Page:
Twins or Strangers? Differences and Similarities between Industrial and Academic Science
Some scholars view academic and industrial science as qualitatively different knowledge production regimes. Others claim that the two sectors are increasingly similar. Large-scale empirical evidence regarding similarities and differences, however, has been missing. Drawing on prior work on the organization of science, we first develop a framework to compare and contrast the two sectors along four key dimensions: (1) the nature of research (e.g., basic versus applied); (2) organizational characteristics (e.g., degree of independence, pay); (3) researchers' preferences (e.g., taste for independence); and (4) the use of alternative disclosure mechanisms (e.g., patenting and publishing). We then compare the two sectors empirically using detailed survey data from a representative sample of over 5,000 life scientists and physical scientists employed in a wide range of academic institutions and private firms. Building on prior work that has emphasized different "research missions", we also examine how the nature of research is related to other characteristics of science within and across the two sectors.
Our results paint a complex picture of academic and industrial science. While we find significant industry-academia differences with respect to all four dimensions, we also observe remarkable similarities. For example, both academic institutions and private firms appear to allow their scientists to stay actively involved in the broader scientific community and provide them with considerable levels of independence in their jobs. Second, we find significant differences not just between industrial and academic science but also within each of the two sectors as well as across fields. Finally, while the nature of research is a significant predictor of other dimensions such as the use of patenting and publishing, it does not fully explain the observed industry-academia differences in those dimensions. Overall, our results suggest that stereotypical views of industrial and academic science may be misleading and that future work may benefit from a richer and more nuanced description of the organization of science.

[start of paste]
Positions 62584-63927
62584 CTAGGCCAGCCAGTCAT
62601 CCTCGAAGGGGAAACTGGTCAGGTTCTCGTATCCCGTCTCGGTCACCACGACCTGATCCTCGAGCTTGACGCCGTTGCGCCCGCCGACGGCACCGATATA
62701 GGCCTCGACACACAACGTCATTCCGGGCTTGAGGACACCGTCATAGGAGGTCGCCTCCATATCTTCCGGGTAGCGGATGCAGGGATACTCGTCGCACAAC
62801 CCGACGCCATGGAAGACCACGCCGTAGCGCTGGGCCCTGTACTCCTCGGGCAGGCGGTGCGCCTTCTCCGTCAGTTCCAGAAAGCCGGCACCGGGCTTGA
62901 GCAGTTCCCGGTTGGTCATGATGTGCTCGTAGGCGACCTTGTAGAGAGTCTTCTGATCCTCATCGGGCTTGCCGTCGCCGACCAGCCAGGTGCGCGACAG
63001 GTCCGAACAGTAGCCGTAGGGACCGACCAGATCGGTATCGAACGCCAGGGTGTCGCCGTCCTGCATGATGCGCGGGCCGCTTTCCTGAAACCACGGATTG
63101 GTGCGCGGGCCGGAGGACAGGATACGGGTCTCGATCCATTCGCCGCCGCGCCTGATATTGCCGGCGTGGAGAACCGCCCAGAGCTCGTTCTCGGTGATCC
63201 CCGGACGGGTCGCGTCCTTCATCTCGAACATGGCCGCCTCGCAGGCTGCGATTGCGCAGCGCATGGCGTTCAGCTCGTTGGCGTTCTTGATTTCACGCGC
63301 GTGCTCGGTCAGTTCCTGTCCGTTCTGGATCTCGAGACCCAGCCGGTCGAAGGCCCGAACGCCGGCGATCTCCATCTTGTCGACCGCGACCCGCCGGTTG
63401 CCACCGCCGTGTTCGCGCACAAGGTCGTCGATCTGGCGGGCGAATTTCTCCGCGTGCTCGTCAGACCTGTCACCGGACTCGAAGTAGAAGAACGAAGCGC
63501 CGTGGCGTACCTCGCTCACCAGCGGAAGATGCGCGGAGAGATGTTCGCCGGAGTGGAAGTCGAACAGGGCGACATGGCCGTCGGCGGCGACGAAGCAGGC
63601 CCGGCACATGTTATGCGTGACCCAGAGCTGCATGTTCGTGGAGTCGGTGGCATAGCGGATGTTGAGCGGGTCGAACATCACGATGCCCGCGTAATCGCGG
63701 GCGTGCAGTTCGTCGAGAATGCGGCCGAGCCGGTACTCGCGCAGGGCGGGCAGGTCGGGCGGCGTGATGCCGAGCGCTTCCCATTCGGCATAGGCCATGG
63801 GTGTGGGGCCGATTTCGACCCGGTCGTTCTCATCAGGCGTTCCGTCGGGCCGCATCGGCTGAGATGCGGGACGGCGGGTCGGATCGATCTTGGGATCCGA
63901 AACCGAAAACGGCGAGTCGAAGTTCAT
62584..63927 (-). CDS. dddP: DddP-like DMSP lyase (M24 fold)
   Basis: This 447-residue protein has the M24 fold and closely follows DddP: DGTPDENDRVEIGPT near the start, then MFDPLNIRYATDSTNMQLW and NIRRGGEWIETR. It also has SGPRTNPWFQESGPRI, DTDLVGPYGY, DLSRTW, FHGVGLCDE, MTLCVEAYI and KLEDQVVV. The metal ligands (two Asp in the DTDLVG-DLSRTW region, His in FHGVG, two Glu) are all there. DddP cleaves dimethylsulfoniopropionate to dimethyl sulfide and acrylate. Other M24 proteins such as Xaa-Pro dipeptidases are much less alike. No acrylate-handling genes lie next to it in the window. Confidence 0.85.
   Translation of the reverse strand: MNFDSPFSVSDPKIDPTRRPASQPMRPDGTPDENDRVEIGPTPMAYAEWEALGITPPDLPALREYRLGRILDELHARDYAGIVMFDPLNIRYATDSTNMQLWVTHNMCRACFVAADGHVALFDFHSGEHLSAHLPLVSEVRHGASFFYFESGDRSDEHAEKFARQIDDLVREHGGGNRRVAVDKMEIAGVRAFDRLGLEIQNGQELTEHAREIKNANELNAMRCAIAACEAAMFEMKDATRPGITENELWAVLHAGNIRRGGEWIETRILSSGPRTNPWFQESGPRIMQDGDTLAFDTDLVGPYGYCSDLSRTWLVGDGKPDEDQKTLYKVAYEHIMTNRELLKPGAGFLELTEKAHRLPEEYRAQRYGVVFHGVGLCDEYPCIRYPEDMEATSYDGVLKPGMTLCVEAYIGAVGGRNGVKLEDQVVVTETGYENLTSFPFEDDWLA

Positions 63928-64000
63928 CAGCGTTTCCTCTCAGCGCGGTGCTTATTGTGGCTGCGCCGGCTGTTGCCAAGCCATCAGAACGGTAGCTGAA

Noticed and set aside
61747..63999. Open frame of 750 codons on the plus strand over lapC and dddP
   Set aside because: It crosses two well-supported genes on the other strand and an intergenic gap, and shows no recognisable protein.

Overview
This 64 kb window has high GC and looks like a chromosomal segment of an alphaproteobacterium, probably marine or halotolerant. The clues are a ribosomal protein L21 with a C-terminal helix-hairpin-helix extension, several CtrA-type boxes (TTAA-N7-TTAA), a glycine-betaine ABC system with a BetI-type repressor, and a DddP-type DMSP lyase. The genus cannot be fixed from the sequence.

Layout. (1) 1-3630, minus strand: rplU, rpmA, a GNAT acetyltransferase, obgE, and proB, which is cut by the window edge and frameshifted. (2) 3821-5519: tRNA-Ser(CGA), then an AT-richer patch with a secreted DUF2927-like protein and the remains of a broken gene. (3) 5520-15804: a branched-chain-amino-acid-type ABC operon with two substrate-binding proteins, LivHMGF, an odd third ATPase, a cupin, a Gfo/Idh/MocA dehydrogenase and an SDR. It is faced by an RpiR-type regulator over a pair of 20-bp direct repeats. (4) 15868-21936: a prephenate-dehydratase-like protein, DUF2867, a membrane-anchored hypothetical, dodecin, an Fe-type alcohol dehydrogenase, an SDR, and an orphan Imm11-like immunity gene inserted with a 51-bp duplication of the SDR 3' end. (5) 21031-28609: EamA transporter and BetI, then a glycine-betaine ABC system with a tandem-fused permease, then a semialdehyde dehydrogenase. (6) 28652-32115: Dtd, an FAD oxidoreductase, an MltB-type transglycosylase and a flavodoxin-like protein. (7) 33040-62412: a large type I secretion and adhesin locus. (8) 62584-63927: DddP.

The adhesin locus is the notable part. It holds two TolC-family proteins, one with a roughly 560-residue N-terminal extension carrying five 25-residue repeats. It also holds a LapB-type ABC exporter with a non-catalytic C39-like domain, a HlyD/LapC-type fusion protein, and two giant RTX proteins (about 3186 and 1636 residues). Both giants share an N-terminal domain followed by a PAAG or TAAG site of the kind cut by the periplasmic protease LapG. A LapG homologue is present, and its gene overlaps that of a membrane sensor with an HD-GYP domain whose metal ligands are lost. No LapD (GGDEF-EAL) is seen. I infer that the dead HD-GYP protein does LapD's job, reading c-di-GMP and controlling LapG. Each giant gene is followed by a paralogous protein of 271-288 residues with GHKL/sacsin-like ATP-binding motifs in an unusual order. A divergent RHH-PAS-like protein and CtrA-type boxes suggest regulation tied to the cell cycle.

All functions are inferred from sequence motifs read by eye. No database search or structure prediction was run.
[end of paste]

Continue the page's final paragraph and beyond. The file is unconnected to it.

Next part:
We thank participants in seminars and workshops at the Georgia Institute of Technology, Harvard Business School, and the Collegio Carlo Alberto (Turin, Italy) for their feedback. We thank especially Wes Cohen, Paul David, Lee Fleming, Chiara Franzoni, Richard Freeman, Aldo Geuna, Kostas Grigoriou, Jerry Thursby, Marie Thursby, and John Walsh. Henry Sauermann thanks the Ewing Marion Kauffman Foundation for their financial support. We thank the National Science Foundation for providing the restricted-use SESTAT data employed in our empirical analysis. However, "the use of NSF data does not imply NSF endorsement of the research methods or conclusions contained in this report." The views expressed herein are those of the authors and do not necessarily reflect the views of the National Bureau of Economic Research.